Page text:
Voters in Lubbock, Texas, approved Proposition A by a vote of 62% to 38% on May 1. The measure amended city ordinances to ban abortions within the city and to declare Lubbock a Sanctuary City for the Unborn.
Twenty-two other cities in Texas and two in Nebraska have also banned abortions by city ordinance. Lubbock is the largest city and the only city with an active abortion clinic to do so.
Proposition A was put on the ballot through a citizen initiative signature petition. Sanctuary Cities for the Unborn needed 3,651 signatures to qualify the measure for the ballot. On October 13, 2020, the group submitted 4,526 valid signatures.
At least three states—Kansas, Kentucky, and Montana—will vote on statewide ballot measures concerning abortion in 2022.
Susan Wright (R) and Jake Ellzey (R) advanced to a runoff from a 23-candidate field in the special election to fill the vacancy in Texas’ 6th Congressional District on May 1, 2021. Since both candidates in the runoff are Republicans, the seat will not change party hands as a result of this election. As of May 2, 2021, state officials had not yet announced a runoff date.
Wright received 19.2 percent of the vote while Ellzey received 13.8 percent of the vote. The two other candidates to receive at least 10 percent were Jana Lynne Sanchez (D) with 13.4 percent and Brian Harrison (R) with 10.8 percent. Sanchez fell 354 votes short of the runoff based on unofficial results.
The previous incumbent, Ronald Wright (R), died from COVID-19 related complications on February 7, 2021. Susan Wright is Ronald Wright’s widow. Former President Donald Trump (R) endorsed her on April 26.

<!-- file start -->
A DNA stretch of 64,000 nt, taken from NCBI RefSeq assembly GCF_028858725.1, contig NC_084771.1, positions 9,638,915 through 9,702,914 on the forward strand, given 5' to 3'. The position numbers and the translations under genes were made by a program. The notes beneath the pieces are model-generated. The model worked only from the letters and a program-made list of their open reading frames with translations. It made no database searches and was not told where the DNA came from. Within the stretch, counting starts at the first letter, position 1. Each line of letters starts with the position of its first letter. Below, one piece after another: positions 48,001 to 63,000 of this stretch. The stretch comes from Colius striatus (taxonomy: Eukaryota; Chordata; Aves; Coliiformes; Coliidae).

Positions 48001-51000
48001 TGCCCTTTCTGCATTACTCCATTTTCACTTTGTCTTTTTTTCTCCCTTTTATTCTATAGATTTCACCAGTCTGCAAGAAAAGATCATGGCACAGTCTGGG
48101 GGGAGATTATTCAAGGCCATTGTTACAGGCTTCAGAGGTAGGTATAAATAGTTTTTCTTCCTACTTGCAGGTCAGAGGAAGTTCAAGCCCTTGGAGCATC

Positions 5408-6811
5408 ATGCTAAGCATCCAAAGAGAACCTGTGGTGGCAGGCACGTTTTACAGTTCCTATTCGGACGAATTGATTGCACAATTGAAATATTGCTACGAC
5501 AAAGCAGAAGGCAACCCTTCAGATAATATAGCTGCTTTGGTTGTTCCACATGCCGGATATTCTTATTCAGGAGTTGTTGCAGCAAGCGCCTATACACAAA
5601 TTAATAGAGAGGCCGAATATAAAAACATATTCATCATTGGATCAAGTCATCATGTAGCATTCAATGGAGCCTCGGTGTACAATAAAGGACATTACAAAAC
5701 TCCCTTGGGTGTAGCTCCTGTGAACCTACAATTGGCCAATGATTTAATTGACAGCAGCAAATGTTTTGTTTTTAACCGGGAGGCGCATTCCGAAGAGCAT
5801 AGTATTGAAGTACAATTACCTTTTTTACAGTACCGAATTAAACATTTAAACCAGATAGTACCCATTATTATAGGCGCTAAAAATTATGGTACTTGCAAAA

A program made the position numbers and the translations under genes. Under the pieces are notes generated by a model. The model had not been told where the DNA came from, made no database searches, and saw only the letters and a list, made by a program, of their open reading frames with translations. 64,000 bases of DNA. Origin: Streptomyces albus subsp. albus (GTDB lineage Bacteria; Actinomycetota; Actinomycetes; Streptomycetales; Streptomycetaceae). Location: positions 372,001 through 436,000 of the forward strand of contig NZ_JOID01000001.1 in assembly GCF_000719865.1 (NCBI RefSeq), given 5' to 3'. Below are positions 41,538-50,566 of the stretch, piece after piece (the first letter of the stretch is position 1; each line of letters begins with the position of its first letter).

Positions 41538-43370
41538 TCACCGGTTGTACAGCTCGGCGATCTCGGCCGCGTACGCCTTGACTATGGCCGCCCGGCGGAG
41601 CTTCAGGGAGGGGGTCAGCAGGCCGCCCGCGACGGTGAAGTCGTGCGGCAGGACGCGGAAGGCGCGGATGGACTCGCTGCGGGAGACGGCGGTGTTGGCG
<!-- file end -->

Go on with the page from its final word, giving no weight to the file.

The district became more competitive in both presidential and congressional elections from 2012 to 2020. In 2020, Donald Trump (R) won the district 51-48, running behind Wright, who won 53-44. In 2016, Trump won the district 54-42, while Wright won 58-39. In 2012, Mitt Romney (R) won the district 58-41 while then-Rep. Joe Barton (R) won re-election 58-39. Midterm elections in the district have followed the same trend. In 2018, Wright won re-election 53-45, while Barton won 61-36 in 2014.
In this special election, Democrats earned about 37 percent of the votes cast, returning to a 2014 level for the district.
Jim Ross and Michael Glaspie advanced to a runoff from the seven-candidate field in the general election for mayor of Arlington, Texas, on May 1, 2021. Ross received 47.9% of the vote and Glaspie received 21.3% of the vote. Marvin Sutton, the third-place finisher, received 15.1% of the vote. The runoff election will take place on June 5. According to pre-general campaign finance filings, Glaspie and Ross led in fundraising, raising $47,537 and $264,712, respectively as of April 23, 2021.
Incumbent Jeff Williams (R) could not seek re-election due to term limits, leaving the position open. Mayoral elections in Arlington are nonpartisan, meaning candidates appeared on the ballot without party affiliations.
Ross owns a law firm and a local restaurant. He previously worked as an officer with the Arlington Police Department and served on the board of directors for the Arlington Police Foundation. He received endorsements from Mayor Williams (R) and former Mayor Richard Greene. He was also endorsed by four of the city’s police unions.
Glaspie was a member of the Arlington School Board from 1991 to 2008. He represented at-large District 8 on the Arlington City Council from 2012 to 2019. When he left office due to term limits, Glaspie had been serving as Arlington’s mayor pro tempore. He received endorsements from former Mayor Elzie Odom and The Dallas Morning News.